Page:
An Obligation To Provide Information
The argument that the Secretary of State had some extraordinary jurisdiction over the ratification process fails the test of reason: the law passed April 20, 1818 [Chapter LXXX, Section 2] requires the Secretary of State "to cause" to make known the results of any and all polls taken. The section reads, in part "it shall be the duty of the Secretary of State" to publish any amendment which has been adopted, "with his certificate specifying the states by which the same may have been adopted, and that the same has become valid [as a part] of the Constitution of the United States."
A law passed in 1818 cannot negatively affect an Amendment issued by Congress in 1810, and the wording of this law (updated in 1820, after Virginia's ratification) does not alter or impair the rights of the states in any way. It puts an obligation on the Secretary of State to provide information to the public, to issue an official certificate of ratification, and nothing more!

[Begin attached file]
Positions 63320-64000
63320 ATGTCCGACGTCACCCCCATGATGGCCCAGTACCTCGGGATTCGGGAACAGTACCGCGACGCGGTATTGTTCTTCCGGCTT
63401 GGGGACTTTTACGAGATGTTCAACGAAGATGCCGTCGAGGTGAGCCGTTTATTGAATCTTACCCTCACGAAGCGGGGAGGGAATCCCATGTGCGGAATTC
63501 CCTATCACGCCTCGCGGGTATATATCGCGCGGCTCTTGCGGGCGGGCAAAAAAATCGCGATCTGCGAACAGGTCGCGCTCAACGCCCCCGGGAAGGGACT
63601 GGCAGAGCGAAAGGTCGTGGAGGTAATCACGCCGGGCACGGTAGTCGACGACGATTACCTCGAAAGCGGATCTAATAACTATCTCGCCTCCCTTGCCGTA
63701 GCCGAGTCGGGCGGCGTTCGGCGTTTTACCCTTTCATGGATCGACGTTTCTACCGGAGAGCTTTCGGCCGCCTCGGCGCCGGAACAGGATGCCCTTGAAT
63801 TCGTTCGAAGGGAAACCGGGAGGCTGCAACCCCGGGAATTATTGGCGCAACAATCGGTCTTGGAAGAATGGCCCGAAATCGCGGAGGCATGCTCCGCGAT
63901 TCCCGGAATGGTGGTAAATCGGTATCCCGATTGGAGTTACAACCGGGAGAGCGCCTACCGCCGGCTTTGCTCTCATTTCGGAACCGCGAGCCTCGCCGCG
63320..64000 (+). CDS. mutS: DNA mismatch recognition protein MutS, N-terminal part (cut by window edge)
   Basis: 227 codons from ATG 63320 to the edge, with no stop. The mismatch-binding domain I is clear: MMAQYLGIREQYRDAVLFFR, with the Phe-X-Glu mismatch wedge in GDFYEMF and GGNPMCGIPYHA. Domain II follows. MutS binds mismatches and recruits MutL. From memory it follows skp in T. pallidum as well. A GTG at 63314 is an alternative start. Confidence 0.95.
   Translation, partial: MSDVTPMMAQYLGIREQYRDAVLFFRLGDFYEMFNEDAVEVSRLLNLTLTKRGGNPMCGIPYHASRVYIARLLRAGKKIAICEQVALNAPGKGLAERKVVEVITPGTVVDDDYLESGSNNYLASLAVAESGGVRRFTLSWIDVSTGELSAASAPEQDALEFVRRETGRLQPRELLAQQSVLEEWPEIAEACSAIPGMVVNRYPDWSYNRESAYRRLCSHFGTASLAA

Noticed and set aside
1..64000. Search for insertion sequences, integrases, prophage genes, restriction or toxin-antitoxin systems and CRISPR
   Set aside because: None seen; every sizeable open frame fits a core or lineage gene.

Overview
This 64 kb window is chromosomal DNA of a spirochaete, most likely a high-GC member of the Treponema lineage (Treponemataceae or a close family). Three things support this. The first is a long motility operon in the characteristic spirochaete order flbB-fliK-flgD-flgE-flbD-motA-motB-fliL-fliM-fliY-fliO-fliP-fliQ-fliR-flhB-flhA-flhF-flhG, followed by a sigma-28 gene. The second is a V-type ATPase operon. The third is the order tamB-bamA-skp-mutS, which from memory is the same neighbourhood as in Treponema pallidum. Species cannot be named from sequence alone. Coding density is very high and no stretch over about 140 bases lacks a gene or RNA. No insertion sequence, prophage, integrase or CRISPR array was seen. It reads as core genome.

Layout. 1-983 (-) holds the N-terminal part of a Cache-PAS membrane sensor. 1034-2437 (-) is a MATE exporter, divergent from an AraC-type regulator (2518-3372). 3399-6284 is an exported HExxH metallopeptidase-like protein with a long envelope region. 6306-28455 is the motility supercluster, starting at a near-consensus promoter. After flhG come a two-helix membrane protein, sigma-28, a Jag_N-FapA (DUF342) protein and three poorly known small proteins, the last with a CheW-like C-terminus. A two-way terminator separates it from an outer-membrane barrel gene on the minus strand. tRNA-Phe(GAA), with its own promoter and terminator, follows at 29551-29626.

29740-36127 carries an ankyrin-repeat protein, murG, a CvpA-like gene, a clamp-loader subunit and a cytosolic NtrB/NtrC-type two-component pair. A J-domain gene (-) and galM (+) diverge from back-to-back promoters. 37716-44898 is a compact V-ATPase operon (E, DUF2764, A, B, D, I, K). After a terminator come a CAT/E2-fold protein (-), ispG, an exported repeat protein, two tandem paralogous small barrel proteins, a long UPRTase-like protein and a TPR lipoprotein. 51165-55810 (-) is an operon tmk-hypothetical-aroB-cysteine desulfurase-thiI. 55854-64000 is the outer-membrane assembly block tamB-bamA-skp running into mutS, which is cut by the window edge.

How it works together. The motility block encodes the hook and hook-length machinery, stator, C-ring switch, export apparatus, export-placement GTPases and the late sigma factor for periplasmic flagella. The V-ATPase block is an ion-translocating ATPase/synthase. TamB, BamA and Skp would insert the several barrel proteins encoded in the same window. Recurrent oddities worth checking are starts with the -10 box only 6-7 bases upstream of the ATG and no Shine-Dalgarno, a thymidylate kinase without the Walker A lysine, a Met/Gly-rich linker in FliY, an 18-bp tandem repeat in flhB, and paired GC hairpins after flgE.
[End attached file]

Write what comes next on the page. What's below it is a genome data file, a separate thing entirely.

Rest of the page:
There is no indication that President Monroe polled Louisiana, Mississippi or Indiana regarding this Amendment. They were not present in Congress to vote on the Amendment in 1810, and they had no jurisdiction over it at any later time, except to provide pro forma approval. Louisiana published the Amendment as valid in 1822.
The National Archives have finally acknowledged  that the 1819 ratification of this Amendment by Virginia was correct and proper. Nothing in Article V requires Virginia to send the federal government a letter or a certificate of any kind, and if the Secretary of State failed to publish such a certificate of ratification according to the 1818 law, that is not the failure of Virginia or its people. The slight modification of this law in 1820 likewise does not impair Virginia's prior approval of this article.